You will admit that there is an abundance of reliable testimony furnished by witnesses, all of whom had known the Saviour intimately, having lived with Him in close and constant intercourse; every feature and line of His sacred face was fresh in their memory, every tone of His voice was familiar to them. His most sacred wounds gave them the means of identifying Him with infallible accuracy as the same, whose death on the cross they had witnessed. Men as well as women saw Him, not only in the dusk of evening, but in the clear light of day, and that not once, but repeatedly; and they not only saw Him, but they talked with Him, ate with Him, and touched Him. Many of them were far from being ready and inclined to be credulous; some were skeptical and hard to convince, like Thomas: “Unless I put my finger into the place of the nails, and put my hand into His side, I will not believe” (John xx. 25). Thomas meant, in other words, that unless he could with his hands find proof that it was our Saviour he refused to believe it. Another important witness is St. Paul, who, enemy of Christ and persecutor of the Church, became transformed by the sudden appearance of the risen Christ into one of His most zealous disciples. “And last of all He was seen by me also” (1 Cor. xv. 8). Without a doubt witnesses are plentiful enough.
What character do these various witnesses bear? Did they give their evidence in confused and hesitating language, in broken and disjointed sentences, retreating to some distant country to tell their story where no one could contradict them, or reserving it for the ears of friends who would not pain them by showing up their delusions? Quite the contrary. The apostles after the Holy Ghost was come upon them preached with great power and strength concerning the Resurrection of the Lord in the presence of His enemies, His accusers, His murderers, in the very city where He had been put to death but a few weeks before, and which contained His grave. Openly and to their faces He said: “Ye men of Israel, hear these words: Jesus of Nazareth, whom you by the hands of wicked men have crucified and slain . . . this Jesus hath God raised again, whereof we are all witnesses” (Acts ii. 22-32). Do you perhaps suggest that these were picked witnesses and merely deceitful and self-interested men? Such a thing has never even been hinted. They had no reward to hope for from the world; they expected and looked for nothing but what they received, namely, ridicule, contempt, and persecution, toil and labor, martyrdom and death. Eternal life was the reward they hoped for, and this they would have forfeited had they been impostors trying to deceive their fellow-men. It seems clearly established, beyond the shadow of a doubt, that witnesses to the Resurrection are so numerous and so unanimous that it would be unreasonable not to accept their testimony.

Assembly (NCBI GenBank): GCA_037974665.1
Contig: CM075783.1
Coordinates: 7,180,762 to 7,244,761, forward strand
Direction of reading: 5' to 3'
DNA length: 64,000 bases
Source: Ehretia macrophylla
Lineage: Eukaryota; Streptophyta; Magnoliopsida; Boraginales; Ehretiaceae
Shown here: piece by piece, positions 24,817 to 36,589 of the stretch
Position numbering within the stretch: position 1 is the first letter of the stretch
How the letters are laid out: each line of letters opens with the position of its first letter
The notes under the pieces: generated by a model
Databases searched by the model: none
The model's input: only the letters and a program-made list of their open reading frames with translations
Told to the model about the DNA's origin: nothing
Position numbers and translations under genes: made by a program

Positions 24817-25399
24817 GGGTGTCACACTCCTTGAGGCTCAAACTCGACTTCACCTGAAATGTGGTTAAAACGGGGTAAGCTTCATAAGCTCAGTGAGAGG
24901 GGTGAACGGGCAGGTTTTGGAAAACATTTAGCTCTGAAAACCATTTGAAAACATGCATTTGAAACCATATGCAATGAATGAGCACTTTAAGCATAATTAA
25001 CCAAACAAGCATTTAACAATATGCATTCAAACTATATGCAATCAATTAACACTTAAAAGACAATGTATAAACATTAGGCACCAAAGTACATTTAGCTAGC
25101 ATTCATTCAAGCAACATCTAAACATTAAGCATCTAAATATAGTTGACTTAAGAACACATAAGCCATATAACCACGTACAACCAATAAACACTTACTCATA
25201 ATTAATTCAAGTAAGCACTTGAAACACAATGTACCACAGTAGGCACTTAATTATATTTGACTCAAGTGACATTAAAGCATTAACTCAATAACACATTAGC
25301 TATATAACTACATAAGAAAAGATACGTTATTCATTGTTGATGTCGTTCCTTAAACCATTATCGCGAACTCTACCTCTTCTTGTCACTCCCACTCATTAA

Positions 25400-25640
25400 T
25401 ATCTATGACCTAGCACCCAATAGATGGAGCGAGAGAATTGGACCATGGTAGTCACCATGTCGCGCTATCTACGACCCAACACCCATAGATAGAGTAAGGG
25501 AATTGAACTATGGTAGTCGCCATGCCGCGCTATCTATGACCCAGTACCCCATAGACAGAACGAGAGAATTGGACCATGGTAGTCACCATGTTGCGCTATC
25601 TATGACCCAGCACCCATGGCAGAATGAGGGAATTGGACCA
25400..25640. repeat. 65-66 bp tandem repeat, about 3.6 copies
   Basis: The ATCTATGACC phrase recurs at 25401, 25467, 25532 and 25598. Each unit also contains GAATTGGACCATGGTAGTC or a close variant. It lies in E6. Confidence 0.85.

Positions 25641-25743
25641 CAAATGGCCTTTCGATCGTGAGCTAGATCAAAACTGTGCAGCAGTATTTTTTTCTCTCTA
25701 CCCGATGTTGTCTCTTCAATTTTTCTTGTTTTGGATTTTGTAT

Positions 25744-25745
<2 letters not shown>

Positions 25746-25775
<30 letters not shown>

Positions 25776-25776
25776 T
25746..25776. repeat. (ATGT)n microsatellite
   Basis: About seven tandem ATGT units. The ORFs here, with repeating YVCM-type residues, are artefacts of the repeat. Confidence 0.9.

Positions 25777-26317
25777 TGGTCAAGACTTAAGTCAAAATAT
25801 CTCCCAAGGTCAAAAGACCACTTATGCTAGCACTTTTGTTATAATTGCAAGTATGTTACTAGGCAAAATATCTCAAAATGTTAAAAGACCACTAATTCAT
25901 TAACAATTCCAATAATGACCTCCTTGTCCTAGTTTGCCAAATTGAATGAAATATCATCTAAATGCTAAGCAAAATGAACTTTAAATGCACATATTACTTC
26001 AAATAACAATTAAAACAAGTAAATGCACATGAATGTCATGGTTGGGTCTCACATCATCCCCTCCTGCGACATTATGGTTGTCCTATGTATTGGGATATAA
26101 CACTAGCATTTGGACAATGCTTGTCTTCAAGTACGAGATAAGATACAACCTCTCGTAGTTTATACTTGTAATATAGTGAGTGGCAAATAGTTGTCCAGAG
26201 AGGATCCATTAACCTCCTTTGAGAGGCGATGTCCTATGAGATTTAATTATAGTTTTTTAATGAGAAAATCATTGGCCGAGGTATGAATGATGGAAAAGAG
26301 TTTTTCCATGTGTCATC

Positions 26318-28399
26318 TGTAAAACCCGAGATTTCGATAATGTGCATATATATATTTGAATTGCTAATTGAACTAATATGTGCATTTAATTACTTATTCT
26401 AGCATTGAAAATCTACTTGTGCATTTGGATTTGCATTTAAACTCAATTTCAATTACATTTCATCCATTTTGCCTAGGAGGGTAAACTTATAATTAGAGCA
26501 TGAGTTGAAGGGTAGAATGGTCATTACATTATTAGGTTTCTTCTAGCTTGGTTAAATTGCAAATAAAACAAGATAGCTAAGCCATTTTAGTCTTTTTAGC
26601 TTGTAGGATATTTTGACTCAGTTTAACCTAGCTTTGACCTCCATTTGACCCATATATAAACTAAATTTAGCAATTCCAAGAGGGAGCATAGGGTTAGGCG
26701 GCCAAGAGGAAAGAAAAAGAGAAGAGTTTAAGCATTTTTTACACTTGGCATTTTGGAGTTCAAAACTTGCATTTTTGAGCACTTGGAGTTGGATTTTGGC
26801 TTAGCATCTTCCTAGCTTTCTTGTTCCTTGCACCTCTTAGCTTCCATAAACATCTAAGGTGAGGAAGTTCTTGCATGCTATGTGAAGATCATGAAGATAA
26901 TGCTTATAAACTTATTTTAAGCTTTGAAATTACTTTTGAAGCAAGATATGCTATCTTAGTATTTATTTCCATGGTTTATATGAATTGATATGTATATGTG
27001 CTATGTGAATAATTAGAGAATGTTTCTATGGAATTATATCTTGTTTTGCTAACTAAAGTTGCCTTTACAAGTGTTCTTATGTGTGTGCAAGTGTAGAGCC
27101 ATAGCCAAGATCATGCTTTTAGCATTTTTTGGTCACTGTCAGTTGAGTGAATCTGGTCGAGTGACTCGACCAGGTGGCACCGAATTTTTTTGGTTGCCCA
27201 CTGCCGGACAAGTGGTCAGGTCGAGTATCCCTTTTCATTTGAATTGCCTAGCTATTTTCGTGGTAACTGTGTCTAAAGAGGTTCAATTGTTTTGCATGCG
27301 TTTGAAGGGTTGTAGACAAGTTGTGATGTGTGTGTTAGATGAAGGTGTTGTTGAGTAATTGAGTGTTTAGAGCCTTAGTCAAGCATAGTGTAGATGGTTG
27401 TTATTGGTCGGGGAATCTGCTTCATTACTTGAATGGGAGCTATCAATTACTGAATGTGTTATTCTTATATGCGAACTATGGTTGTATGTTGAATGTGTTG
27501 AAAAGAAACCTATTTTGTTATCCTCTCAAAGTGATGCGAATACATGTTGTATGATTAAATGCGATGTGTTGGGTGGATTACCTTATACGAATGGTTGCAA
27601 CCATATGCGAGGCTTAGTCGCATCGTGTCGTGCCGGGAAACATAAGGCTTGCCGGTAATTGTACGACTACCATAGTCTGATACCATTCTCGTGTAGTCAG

PRAYER AFTER MEDITATION.
My God, I give Thee heartfelt thanks for all the graces and all the light Thou hast conferred on me during this meditation. Pardon me all the negligence and the distractions of which I have been guilty, and give me strength to carry out the resolutions that I have made. Fortify me, that from henceforth I may diligently practise this virtue . . . avoid this fault . . . perform this action . . . to Thy honor. Help me to do this, sweet Virgin Mary; and if I ever forget my good resolutions, I entreat my Angel Guardian to recall them to my memory. Amen.
April Devotion: The Holy Ghost
Virtue to practice: Patience
Vexilla Regis prodeunt
The royal banners forward go;
The Cross shines forth in mystic glow,
Where Life for sinners death endured,
And life by death for man procured.
Where deep for us the spear was dyed,
Life’s torrent rushing from His side,
To wash us in that precious flood
Where mingled, Water flowed, and Blood,
Fulfilled is all that David told
In true prophetic song of old;
‘Amidst the nations, God,’ saith he,
‘Hath reigned and triumphed from the Tree.’
O Tree of beauty! Tree of light!
O Tree with royal purple dight!
Elect on whose triumphal breast
Those holy Limbs should find their rest.
On whose dear arms, so widely flung,
The weight of this world’s ransom hung:
The price of human kind to pay
And spoil the spoiler of his prey.
O Cross, our one reliance, hail,
Thou glory of the saved, avail*
To give fresh merit to the Saint,
And pardon to the penitent.
To Thee, Eternal Three in One,
Let homage meet by all be done;
Whom by the Cross Thou dost restore,
Preserve and govern evermore. Amen.
*Instead of: ‘Thou Glory of the saved,’ during Passiontide, say: ‘This Holy Passiontide‘, during the Paschal Season: ‘Thou joy of Eastertide‘, on the Feast of the Exaltation of the Holy Cross: ‘On this triumphant day.‘
Vexilla Regis pródeunt,
Fulget Crucis mystérium,
Qua vita mortem pértulit,
Et morte vitam prótulit.
Quæ vulneráta lánceæ
Mucróne diro, críminum
Ut nos laváret sórdibus,
Manávit unda et sánguine.
Impléta sunt quæ cóncinit
David fidéli cármine,
Regnávit a ligno Deus.
Arbor decóra et fúlgida,
Ornáta regis púrpura,
Elécta digno stípite
Tam sancta membra tángere.
Beáta, cuius bráchiis
Prétium pepéndit sæculi,
Statéra facta córporis,
Tulítque prædam tártari.
O Crux, ave, spes única,
Gentis redémptæ glória!*
Piis adáuge grátiam,
Reísque dele crímina.
Te, fons salútis, Trínitas,
Colláudet omnis spíritus:
Quibus Cricis victóriam
Largíris, adde præmium. Amen.
(ex. Breviario Romano)
An indulgence of 5 years.
A plenary indulgence on the usual conditions for the daily recitation of this hymn throughout an entire month (S.C. Ind., Jan. 16, 1886; S.P.Ap., April 29, 1934).